Kesha, a pop singer and songwriter, signed with Dr. Luke when she was 18 years old. In October 2014, she came forward about her experiences of abuse and filed a civil suit against him, hoping to end her working relationship with Dr. Luke and to be released from her contract with Sony . However, the judge’s decision means that Kesha will have to continue to work with her abuser’s record label if she wishes to continue with her music career.

We interviewed Adam Bryan who is organizing #StandWithKesha, a fundraiser for SACHA and Halton Women’s Place.

event15270How did you react to Sony forcing Kesha to work with Dr. Luke?

It was really unnerving to hear that Kesha was denied the opportunity to get out of her recording contract with Sony and Dr. Luke.  The pictures of her crying in the courtroom are what really did it for me.  She just wants something so simple, to not have to work with her abuser, but even the opportunity they presented to still work and record, Dr. Luke still has final say on everything she releases.  If being a victim of sexual abuse didn’t already make her feel trapped, this situation just feels like she’s becoming an even bigger victim.  I think the decision was totally unfair.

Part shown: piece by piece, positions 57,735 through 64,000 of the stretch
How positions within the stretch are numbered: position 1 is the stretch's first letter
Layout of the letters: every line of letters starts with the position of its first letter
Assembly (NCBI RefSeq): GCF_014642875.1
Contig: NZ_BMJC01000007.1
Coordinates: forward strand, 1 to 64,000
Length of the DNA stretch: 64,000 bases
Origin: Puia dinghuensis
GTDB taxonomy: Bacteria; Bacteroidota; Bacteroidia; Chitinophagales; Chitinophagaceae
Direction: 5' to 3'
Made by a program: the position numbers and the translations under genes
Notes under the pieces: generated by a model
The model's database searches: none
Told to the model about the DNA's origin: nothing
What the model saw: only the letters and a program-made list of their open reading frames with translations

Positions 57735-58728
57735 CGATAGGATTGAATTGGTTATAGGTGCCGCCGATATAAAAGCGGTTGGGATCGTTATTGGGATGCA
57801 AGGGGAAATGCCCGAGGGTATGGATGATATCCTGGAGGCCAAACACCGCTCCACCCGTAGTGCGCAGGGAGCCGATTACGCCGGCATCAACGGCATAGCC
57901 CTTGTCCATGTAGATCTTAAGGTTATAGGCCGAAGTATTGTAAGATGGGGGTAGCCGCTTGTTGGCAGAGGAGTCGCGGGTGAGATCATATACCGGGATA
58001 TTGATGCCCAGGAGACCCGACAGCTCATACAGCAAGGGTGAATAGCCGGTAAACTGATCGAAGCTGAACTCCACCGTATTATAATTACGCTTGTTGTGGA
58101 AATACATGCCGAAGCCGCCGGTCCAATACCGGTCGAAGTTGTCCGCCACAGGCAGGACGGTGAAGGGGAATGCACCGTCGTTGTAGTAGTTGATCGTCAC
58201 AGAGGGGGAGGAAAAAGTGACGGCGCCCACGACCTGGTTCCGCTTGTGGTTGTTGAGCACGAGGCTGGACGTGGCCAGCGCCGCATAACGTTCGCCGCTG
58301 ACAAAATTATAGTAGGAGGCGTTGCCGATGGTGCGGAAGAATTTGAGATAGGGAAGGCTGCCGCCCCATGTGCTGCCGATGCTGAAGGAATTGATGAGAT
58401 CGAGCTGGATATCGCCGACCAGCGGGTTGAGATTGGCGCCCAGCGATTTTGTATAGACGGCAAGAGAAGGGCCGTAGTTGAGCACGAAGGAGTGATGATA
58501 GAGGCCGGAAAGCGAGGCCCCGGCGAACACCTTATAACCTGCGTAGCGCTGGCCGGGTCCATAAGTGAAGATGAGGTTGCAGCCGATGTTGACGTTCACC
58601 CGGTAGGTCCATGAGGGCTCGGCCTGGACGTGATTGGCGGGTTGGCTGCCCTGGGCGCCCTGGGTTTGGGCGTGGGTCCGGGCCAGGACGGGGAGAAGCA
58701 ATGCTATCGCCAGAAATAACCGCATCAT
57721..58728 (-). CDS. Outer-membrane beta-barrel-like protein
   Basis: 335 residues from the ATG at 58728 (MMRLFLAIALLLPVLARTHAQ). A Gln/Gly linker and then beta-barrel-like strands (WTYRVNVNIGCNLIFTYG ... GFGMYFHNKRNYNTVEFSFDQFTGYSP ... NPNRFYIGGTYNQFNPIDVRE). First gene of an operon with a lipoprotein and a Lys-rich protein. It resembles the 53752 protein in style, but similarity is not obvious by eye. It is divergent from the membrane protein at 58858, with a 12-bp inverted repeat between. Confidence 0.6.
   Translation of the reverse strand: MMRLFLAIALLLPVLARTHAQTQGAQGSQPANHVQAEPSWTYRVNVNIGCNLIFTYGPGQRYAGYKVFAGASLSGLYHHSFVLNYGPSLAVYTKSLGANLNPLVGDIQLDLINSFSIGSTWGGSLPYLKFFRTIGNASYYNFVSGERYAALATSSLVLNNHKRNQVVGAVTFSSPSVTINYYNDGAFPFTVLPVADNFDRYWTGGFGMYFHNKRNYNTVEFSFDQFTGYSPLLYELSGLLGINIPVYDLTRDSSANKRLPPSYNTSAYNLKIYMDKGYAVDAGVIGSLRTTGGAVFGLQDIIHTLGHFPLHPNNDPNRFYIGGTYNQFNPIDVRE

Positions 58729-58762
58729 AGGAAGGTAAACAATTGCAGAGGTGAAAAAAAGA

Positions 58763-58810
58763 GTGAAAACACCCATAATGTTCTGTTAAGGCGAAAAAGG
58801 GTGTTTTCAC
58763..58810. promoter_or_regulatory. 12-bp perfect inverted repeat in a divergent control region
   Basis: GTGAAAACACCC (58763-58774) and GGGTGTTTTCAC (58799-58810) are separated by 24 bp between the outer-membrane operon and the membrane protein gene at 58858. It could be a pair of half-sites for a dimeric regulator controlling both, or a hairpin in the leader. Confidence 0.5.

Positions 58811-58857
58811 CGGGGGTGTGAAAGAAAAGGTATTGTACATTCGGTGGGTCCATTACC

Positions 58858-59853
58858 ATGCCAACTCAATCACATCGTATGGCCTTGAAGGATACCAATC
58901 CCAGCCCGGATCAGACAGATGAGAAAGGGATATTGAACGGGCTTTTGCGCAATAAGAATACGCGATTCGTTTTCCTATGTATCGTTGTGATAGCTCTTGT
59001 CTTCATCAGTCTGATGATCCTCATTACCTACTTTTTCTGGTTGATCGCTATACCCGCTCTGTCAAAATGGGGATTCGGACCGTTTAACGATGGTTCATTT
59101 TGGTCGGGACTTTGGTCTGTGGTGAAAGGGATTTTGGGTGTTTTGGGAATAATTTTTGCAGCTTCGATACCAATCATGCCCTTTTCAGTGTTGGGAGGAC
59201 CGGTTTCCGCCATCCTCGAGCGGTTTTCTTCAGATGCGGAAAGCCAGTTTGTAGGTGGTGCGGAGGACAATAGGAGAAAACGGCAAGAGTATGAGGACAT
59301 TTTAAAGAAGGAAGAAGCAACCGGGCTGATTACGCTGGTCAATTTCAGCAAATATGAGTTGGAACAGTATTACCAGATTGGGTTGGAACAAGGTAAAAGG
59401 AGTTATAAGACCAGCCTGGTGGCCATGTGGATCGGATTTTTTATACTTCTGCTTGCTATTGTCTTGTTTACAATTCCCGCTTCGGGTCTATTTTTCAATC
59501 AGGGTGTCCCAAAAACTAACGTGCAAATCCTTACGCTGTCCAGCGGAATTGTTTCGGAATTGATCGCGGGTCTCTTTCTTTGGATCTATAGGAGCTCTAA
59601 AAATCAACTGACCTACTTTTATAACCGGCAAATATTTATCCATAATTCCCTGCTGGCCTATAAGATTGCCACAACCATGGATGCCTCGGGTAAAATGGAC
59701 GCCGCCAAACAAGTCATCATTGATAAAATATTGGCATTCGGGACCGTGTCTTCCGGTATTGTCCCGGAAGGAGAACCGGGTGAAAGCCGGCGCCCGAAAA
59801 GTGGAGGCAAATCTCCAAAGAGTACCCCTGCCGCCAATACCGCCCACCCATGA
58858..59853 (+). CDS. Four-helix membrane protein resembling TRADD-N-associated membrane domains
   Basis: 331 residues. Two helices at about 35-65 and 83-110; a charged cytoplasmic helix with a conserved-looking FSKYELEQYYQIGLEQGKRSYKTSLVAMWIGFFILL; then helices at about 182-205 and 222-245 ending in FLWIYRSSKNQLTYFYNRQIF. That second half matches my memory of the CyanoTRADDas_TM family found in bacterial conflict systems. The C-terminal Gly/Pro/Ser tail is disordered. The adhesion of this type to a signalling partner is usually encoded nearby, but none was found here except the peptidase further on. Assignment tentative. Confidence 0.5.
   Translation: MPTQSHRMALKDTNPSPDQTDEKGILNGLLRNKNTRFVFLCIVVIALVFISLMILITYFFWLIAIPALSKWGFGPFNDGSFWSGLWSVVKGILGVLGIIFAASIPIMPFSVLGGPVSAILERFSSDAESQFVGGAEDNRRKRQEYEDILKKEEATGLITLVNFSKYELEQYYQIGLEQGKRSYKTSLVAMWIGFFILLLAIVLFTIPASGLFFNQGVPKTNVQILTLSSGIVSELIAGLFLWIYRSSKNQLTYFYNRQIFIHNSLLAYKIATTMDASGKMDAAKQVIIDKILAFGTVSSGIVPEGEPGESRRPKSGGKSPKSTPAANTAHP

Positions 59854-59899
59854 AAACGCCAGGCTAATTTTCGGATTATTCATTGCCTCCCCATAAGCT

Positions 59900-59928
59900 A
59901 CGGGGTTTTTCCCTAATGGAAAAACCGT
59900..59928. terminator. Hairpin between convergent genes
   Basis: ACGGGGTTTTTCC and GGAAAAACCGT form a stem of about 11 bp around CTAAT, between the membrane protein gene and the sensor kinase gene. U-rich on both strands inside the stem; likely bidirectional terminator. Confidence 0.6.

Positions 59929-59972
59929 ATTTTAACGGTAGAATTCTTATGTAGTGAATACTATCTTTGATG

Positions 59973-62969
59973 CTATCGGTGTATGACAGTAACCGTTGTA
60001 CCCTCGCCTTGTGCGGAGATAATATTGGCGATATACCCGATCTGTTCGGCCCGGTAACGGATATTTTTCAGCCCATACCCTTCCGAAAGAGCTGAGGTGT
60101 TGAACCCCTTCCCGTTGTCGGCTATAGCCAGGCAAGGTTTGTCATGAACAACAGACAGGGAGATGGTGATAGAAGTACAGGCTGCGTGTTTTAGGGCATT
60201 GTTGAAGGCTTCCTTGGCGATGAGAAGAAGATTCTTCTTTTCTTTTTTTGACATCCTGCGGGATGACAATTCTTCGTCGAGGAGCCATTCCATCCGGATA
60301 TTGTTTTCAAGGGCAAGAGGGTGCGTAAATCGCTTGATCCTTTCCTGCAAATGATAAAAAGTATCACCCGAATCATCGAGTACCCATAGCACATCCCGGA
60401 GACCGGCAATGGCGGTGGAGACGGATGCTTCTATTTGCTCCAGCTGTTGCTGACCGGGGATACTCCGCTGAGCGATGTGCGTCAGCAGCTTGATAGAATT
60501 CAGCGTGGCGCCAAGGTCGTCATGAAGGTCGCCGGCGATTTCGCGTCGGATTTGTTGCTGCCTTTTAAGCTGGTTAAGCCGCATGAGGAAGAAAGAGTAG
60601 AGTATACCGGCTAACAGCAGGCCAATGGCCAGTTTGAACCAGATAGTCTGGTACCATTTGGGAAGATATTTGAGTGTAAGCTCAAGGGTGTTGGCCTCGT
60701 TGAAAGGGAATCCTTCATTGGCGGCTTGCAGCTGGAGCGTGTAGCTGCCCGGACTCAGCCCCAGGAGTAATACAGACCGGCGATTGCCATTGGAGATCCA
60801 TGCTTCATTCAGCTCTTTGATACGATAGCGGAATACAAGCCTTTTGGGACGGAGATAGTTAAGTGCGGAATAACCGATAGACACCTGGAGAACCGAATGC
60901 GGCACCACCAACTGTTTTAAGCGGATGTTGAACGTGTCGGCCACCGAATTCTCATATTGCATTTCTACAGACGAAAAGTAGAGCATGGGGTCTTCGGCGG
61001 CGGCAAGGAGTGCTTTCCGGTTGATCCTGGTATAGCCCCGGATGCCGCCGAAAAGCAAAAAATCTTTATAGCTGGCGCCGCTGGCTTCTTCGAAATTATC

What inspired you to organize the fundraiser?

I woke up one morning after seeing how fans organized to project the hashtag “#FreeKesha” onto the Sony Headquarters and thought “you know what, that is actually really cool.  All the people speaking out for her are really cool.  It’d be awesome if someone organized a fundraiser for organizations that support survivors of sexual assault and women who are survivors of abuse.”  Then I posted the idea on Facebook, without even thinking I would be the one organizing the event, and all of a sudden I get dozens of “like” notifications and a venue being offered to me. Continue reading